Harmon retiring at Public Radio Capital; Ikeda will succeed her

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Susan Harmon, a career-long public radio leader and one of Public Radio Capital’s two managing directors, will retire from the position Dec. 31. Ken Ikeda, a relatively new hire and former head of San Francisco’s Bay Area Video Coalition, will succeed her.

Marc Hand, who has shared authority with Harmon since founding of the Denver-based nonprofit in 2001, will continue as the other managing director. Harmon’s role has largely involved the organization’s strategic planning, philanthropic support, and investor relations for the Public Radio Fund, a lending source for expansion of public radio.

Founded to help public radio expand services by acquiring frequencies, PRC has helped arrange transactions and financing worth more than $270 million in its 10-year life. It has often assisted licensees competing for frequencies with religious broadcasting chains.

“It is a rare privilege in life to be able to know and work with Susan, and to see the significant impact she’s had on people personally and professionally,” Hand said in a release.

Harmon will remain a board member of PRC and two related organizations — Public Media Company, headed by Ikeda, and Essential Public Media, licensee of Pittsburgh’s new news station, the former jazz broadcaster WDUQ.

Earlier in Harmon’s pubradio career she managed WAMU-FM in Washington, D.C., for 11 years and KERA-FM in Dallas/Ft. Worth for 14 years. During that time, in 1984, she helped start public radio’s Station Resource Group, virtual parent of both Public Radio Capital and the Public Radio Exchange, among other projects. Before co-founding PRC she directed SRG’s Major Gifts Initiative and Leaders Partnership for three years. She chaired the NPR Board in 1975 and 1976 and the SRG Board between 1986 and 1991 and also served on Public Radio International’s board.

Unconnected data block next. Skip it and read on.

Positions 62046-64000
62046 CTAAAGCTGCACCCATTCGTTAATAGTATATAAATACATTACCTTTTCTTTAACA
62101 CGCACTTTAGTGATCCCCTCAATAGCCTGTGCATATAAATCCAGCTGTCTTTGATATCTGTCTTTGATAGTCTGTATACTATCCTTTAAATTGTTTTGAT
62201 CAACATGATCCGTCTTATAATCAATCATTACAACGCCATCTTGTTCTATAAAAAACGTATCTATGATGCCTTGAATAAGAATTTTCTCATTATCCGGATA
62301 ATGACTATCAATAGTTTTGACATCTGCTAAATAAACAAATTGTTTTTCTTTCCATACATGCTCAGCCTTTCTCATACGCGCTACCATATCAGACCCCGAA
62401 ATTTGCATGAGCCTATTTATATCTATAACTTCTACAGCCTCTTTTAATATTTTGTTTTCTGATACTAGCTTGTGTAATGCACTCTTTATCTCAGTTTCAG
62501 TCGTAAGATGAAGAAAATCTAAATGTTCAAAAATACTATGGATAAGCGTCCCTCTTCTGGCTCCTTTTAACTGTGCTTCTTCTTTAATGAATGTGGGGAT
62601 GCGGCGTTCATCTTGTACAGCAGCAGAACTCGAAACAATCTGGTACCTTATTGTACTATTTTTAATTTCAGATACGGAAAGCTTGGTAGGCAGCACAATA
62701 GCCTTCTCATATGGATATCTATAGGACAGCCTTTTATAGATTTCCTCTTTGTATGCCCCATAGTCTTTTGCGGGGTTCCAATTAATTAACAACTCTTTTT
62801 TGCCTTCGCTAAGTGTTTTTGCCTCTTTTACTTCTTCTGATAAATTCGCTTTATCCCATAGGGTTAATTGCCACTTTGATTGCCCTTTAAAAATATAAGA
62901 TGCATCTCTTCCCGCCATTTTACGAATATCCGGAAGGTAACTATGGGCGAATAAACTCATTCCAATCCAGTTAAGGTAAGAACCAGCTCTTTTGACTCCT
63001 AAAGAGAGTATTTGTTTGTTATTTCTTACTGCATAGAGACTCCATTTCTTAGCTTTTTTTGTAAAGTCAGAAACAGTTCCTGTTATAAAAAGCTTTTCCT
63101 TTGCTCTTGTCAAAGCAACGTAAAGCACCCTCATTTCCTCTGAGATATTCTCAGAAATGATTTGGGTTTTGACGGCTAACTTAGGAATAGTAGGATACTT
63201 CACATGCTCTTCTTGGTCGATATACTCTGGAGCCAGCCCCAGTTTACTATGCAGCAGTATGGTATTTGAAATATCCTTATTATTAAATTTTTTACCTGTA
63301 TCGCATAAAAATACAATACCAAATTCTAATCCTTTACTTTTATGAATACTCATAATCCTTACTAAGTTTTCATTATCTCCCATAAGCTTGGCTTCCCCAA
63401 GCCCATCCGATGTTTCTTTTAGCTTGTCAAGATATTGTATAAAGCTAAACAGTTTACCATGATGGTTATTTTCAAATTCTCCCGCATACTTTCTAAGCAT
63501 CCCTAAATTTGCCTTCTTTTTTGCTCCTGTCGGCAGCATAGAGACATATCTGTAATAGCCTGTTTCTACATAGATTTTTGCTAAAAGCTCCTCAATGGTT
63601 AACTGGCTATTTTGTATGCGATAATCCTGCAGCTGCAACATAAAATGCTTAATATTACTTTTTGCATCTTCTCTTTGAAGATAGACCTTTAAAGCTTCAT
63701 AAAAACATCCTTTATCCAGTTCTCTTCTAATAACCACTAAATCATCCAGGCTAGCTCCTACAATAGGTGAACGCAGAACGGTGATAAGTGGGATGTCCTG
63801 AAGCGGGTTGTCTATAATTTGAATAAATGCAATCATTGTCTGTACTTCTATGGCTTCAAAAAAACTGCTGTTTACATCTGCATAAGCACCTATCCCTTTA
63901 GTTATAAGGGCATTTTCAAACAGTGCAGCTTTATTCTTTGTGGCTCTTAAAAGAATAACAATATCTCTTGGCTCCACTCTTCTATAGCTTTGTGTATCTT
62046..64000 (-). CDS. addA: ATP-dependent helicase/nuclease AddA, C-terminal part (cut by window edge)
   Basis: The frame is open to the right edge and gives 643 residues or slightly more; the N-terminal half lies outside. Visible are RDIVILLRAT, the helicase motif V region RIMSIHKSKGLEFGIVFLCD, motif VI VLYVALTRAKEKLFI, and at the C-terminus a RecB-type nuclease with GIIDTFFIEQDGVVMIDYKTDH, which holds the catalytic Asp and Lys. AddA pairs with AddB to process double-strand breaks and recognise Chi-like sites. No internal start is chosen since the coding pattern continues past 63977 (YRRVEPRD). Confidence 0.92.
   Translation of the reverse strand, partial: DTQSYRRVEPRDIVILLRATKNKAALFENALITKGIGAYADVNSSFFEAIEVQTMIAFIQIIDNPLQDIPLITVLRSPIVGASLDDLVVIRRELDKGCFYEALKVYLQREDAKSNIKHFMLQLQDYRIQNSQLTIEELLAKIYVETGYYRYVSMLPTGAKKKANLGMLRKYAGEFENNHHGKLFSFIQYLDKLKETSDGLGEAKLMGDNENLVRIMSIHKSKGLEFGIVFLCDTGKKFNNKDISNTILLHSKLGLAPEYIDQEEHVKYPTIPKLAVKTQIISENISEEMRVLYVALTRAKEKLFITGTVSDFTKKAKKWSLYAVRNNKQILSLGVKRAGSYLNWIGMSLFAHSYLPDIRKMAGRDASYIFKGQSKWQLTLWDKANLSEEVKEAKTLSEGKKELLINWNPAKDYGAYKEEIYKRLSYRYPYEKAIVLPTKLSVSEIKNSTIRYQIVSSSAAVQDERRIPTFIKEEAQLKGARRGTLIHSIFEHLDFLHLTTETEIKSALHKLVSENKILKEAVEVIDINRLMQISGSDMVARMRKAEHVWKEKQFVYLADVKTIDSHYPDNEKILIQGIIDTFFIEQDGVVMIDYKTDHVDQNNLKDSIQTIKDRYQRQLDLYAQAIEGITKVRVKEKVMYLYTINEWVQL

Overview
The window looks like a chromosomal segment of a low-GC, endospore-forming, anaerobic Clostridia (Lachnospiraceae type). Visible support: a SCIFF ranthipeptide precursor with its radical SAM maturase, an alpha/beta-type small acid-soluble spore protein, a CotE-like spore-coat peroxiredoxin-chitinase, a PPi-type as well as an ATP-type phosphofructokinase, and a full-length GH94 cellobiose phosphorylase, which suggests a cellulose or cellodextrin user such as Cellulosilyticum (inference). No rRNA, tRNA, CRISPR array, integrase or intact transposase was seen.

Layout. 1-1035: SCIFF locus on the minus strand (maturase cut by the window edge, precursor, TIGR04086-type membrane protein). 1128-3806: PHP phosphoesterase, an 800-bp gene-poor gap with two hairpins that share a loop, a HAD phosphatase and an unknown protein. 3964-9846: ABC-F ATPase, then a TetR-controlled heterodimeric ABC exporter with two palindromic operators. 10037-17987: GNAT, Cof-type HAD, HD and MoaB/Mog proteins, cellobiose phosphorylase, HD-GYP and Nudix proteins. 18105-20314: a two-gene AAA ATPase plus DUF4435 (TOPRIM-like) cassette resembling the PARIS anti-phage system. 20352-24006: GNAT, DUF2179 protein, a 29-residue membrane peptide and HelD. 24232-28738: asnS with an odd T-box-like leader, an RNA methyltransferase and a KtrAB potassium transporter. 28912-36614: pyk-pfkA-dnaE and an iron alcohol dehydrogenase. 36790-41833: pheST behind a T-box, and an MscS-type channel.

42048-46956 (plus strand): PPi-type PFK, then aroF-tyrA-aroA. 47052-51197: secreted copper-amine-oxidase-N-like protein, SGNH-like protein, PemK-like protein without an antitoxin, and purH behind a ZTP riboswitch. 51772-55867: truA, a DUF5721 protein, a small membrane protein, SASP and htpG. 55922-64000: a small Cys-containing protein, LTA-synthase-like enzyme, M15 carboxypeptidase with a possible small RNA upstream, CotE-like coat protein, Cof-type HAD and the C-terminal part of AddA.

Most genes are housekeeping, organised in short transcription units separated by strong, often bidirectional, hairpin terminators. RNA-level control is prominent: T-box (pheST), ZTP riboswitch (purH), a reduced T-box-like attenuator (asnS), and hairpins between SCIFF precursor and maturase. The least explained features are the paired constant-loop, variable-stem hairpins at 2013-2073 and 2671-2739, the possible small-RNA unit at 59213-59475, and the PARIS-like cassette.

Ikeda, who had been executive director of Bay Area Video Coalition until joining PRC this year, led BAVC through a period of expansion into new services, including advocacy for a proposed National Public Lightpath high-speed data network to serve public media and producers and new production relationships with pubTV station KQED. He joined BAVC in 2006 when it merged with Youth Sounds, a community media advocacy project. During his time with BAVC, the MacArthur Foundation recognized it with the equivalent of a “genius award” for organizations. He serves as a board member of the Center for Asian American Media, The Working Group and Youth Speaks.

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